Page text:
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Tibetan cultural dancers performing at the Kalachakra event.

January 21, 2012

Original plays

For decades, TIPA artists have been performing original plays depicting Tibetan life under Chinese rule. On four evenings, the Gu Chu Sum Society for Tibetan Political Prisoners staged plays reenacting the tortures inflicted upon Tibetan prisoners of conscience, monks, and nuns who refuse to denounce the Dalai Lama at risk of death.

The Alliance of Tibetan Musicians held several concerts to “honor the patriots inside Tibet.” 

Jhola Techung, a TIPA graduate and international star of stage and CD, said, “We  wanted to show our bonds with our brothers and sisters in Tibet with music."

"As refugees were scattered around the world, music helped keep us united. At this Kalachakra so many people here from Tibet have come to our concerts. I’ve written a new song about our freedom struggle called 'Courage'—that is what we Tibetans need when we are up against such powerful, oppressive forces.”

“Tibetan culture makes the Chinese nervous,” said Karma, a 17-year-old student who  left his home in Kham six years ago to join one of the Dalai Lama’s exile schools.

“We all came to India for education, but of course, we also want to go back to Tibet  to see our families. One of my friends from my village in Kham is a good singer. He recorded a CD that was only love songs, nothing political, so he would be able to go home to see his parents.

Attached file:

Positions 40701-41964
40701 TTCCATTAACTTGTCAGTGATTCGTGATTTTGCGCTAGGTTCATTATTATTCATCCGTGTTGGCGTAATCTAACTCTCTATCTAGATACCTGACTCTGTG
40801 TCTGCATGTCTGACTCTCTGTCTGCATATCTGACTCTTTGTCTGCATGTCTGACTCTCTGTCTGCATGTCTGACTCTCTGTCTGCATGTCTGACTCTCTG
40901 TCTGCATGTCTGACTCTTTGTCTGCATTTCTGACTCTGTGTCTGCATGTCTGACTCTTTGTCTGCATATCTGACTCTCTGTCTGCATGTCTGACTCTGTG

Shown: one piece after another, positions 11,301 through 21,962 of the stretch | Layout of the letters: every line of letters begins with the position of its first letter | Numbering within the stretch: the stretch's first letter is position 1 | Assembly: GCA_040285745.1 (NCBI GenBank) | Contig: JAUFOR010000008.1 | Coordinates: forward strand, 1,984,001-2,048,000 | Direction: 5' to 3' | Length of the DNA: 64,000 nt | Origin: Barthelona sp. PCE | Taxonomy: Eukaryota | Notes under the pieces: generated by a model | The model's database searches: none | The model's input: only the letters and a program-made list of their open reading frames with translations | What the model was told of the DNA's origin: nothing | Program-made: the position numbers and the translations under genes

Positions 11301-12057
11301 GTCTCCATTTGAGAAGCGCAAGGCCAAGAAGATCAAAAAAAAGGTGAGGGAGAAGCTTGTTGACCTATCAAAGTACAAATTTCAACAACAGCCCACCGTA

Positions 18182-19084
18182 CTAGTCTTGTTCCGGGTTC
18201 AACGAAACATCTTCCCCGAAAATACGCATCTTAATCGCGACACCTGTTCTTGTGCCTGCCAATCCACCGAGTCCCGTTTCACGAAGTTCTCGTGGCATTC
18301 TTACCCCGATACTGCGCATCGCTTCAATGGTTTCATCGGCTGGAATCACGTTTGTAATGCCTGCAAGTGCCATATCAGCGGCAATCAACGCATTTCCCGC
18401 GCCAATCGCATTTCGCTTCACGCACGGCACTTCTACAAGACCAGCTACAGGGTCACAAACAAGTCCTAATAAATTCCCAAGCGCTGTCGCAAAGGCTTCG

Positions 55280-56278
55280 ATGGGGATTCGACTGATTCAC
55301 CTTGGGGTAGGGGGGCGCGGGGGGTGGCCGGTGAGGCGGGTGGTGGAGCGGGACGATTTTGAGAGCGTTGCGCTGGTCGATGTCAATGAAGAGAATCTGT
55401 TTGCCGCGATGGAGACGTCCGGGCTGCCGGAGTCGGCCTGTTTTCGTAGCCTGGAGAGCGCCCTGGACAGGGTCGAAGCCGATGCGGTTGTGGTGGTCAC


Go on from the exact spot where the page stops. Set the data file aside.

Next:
"But still, he got arrested when he went to Tibet, and spent three months in jail.”

Also screened at the Kalachakra was “Tibet in Song”, an awarding-winning documentary  by Ngawang Choephel, a TIPA student who won a Fulbright scholarship to Middlebury College, then traveled to Tibet to record Tibetan music. 

For this, he was arrested and spent six years in a Chinese prison. 

“I wanted to be here, for this huge gathering of Tibetan people” said Choephel,  linking arms with Tenzin Tsundue, who also went to Tibet as a refugee from India and was held in prison for three months. 
 
Shertar, a popular Tibetan singer in Lhasa, has a hit video called "The Unity Song,"  in which artists from Amdo, Kham, and Utsang each in their distinctive native hats,  chubas, and boots – sing  “Oh Tibetans unite, the Three Regions of our Snowland,” which plays on every iPod and video screen. 
 
“Even after 60 years of Chinese occupation, the Tibetan identity is there,” says a trader from Lhasa who does business in Nepal but had never been to India before. 

“Of course, lots of Tibetans speak Chinese, we have no choice, and there is pressure  to intermarry with Chinese. Tibetan culture is adapting, but it’s still very strong, because it’d very old. We don’t sing Chinese opera, we have our own style.”
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